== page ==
Intersangha Working Group Notes from June 23

Portland Refuge Recovery Inter-Sangha Working Group on Sexual Misconduct

June 23rd, 2018


Group Agreements

This is our working list of group agreements.  It will be amended as needed:

  • Bring curiosity and a reflective stance
  • Be solution oriented
  • Bring self-awareness
  • Honest communication
  • Assumption of positive intent
  • Willingness to tolerate criticism
  • Practice both personal vulnerability and appropriate boundaries
  • Practice sensitively to triggers and trauma
  • Hold the reality of multiple truths

Building a share language and analysis of sexual misconduct

We explored and discussed a range of ideas and experiences that form the context and definition of sexual misconduct.  

Sexual misconduct is a gendered experience

  • Gender is not a binary and not tied to biology
    • Gender is strongly influenced by assumption and stereotype
    • Gender roles are reductive, prescribed and oppressive
  • Dominant culture ideas about gender roles that are linked to sexual misconduct:
    • Men as dominant, women as submissive
    • Men have the right to women – bodies, sexuality, attention
    • Men can’t help themselves
    • Women make things up, are not to be believed
  • There are permissions and restrictions to both/all genders
    • Opting out of dominant forms of masculinity or femininity can result in punishment
  • Gender roles are culturally specific and dominant culture also reinforces racism through gender roles.  
  • Fear of violence is part of the experience of people who statistically experience significant sexual, physical and intimate partner violence – women, queer and trans people are most at risk for violence.  Heterosexual, cis men are most likely to perpetrate violence.  
  • Sexism, homophobia and transphobia are interconnected and mutually reinforcing
  • Historical trauma is real and impacts our present day experience

Sexual misconduct is about power and control

  • Entitlement:  men feeling entitled to women’s’ bodies, sexuality and attention
  • Recovery is a vulnerable experience
  • Consent is fundamental for negotiating power and control – consent is always complex, especially so in the context of addiction and recovery processes (note we want more discussion about consent but talked about verbal and exuberant consent).
  • Assumption that women (specifically new to recovery) need men’s help.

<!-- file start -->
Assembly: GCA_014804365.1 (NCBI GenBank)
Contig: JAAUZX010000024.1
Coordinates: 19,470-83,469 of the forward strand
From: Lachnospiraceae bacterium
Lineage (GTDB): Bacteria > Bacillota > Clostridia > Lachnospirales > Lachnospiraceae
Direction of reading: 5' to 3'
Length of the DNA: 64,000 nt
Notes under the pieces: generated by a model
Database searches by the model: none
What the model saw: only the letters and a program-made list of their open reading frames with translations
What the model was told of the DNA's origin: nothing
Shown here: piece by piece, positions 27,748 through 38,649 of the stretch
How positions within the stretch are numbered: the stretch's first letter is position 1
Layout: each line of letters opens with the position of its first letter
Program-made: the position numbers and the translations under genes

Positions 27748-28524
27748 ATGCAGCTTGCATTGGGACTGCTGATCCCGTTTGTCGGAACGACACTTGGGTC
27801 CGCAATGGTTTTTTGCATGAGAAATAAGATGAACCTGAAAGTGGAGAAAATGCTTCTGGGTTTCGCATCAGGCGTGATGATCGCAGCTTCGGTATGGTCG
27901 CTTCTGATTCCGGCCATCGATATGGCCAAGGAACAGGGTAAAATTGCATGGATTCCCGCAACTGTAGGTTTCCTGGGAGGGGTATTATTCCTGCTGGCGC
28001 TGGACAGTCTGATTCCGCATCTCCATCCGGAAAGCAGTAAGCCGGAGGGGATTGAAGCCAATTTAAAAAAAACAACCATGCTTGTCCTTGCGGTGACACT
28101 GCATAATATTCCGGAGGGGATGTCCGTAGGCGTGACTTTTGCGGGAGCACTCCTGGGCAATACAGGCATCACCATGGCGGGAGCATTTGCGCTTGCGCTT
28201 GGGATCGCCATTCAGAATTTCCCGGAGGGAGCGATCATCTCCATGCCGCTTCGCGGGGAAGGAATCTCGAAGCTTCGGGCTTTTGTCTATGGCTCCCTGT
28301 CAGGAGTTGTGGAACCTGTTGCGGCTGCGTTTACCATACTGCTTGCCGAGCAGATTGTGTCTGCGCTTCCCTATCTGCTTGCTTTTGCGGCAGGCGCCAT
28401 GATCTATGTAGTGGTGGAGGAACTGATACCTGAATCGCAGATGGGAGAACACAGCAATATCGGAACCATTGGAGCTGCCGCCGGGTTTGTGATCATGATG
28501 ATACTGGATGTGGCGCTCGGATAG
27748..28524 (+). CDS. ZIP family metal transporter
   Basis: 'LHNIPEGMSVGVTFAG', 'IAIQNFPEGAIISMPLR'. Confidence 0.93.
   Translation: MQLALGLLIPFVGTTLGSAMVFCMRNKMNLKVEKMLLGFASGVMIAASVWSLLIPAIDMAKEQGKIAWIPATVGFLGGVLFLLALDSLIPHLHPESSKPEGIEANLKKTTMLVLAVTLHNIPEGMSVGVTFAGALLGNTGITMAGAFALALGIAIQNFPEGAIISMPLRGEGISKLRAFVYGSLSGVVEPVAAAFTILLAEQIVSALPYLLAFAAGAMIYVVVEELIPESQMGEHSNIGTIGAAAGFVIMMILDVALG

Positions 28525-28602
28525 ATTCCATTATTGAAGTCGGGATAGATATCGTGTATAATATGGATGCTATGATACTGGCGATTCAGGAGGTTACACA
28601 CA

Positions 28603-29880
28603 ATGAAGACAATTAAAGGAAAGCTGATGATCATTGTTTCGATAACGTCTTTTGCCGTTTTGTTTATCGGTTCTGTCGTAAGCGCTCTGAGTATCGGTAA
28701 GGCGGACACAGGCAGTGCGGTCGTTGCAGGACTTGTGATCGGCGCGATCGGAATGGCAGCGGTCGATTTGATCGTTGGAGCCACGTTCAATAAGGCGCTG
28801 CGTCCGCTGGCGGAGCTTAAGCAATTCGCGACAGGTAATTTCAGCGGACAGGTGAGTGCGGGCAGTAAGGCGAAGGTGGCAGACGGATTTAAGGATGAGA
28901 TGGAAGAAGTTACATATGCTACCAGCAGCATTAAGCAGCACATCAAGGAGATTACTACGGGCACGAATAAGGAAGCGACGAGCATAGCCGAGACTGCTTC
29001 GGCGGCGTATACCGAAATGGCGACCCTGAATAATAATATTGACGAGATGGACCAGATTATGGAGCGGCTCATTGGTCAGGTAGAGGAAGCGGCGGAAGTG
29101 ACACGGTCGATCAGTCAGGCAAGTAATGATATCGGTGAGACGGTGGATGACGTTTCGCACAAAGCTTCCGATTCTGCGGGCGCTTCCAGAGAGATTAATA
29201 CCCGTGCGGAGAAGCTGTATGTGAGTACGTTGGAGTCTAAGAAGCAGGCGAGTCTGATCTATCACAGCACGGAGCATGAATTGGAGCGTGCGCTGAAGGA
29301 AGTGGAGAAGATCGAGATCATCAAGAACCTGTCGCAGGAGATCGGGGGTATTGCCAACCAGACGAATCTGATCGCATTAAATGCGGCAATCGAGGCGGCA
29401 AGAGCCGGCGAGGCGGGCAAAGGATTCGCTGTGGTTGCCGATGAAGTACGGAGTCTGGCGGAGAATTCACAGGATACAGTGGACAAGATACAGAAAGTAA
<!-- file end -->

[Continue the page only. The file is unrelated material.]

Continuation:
• Key questions for assessing behavior through a power lens:
    • What is “in it” for the person stepping in to another person’s space?
    • Why do I feel compelled as someone with more sobriety to engage this person?
  • Power and patriarchy are built in to recovery programs
    • Role of religion:  Christianity, Buddhism as religious traditions that have used ideology to control gender and women
    • Historical BRO culture of Refuge
    • 13th Stepping
  • Ways we see power play out in the context of recovery and Refuge:
    • Teachers
    • Time (in recovery or in Refuge)
    • Gender power
    • Friends of Noah
    • BRO culture in the story of RR – women invisibilized; white, cis, male sensibilities
    • Conspicuous practice
    • The privilege of opting out

Terms that we defined in the course of our conversation

These are working definitions to be expanded or amended as our discussions progress.

  • Sexual misconduct:  a range of behaviors (verbal, physical, emotional, energetic) of a sexualized nature in which one person exerts power and control over another.  Sexual misconduct is by definition non-consensual.  It often occurs in the context of gender roles and assumptions.  
  • LGBTQ:  an inclusive term for describing lesbian, gay, bisexual, transgender and questioning identities.  A very appropriate term for non-LGBTQ people.
    • Queer and trans:  an inclusive term for the full spectrum of sexual and gender identities within the LGBTQ community – most appropriate for people who are part of these communities.
  • Cis/cisgender:  a person who experiences alignment between their gender identity, the perception of their gender by others and the sex they were assigned at birth.

Ideas and themes we want to pursue in future working group meetings

  • Further developing our definition of sexual misconduct and consent – this will include exploring the spectrum of behaviors that typically comprise sexual misconduct
  • Flesh out desired outcomes for our process, including how to move the conversation through the community
  • Bringing our stories and experiences in to the conversation

Notes on the Working Group

  • There is a desire for more people to be in the room –“who is not here and why?” – but an agreement that for now we want to make sure everyone feels welcome but that we don’t need to recruit because we have a strong critical mass.  
  • We create accountability through providing leadership rather then being frustrated with others who are not participating.  We validate our own experiences and the experiences of others – using our recovery as a guide/practice.  
  • Facilitation matters.  While we may hire an outside consultant in the future, for now we will share facilitation – asking folks to step in to leadership and supporting them in doing so.  

Next Steps

  • Next meeting:  July 14th 11:00-12:30
  • Confirm space at 4th Dimension:  Sarah
  • Write Up notes:  Moira
  • Share notes on facebook:  Stephanie
  • Announce next working group meeting on facebook:  Stephanie
  • Announce next working group meeting in weekly meetings:  all
  • Facilitate next meeting:  Audrey (Moira to provide planning support)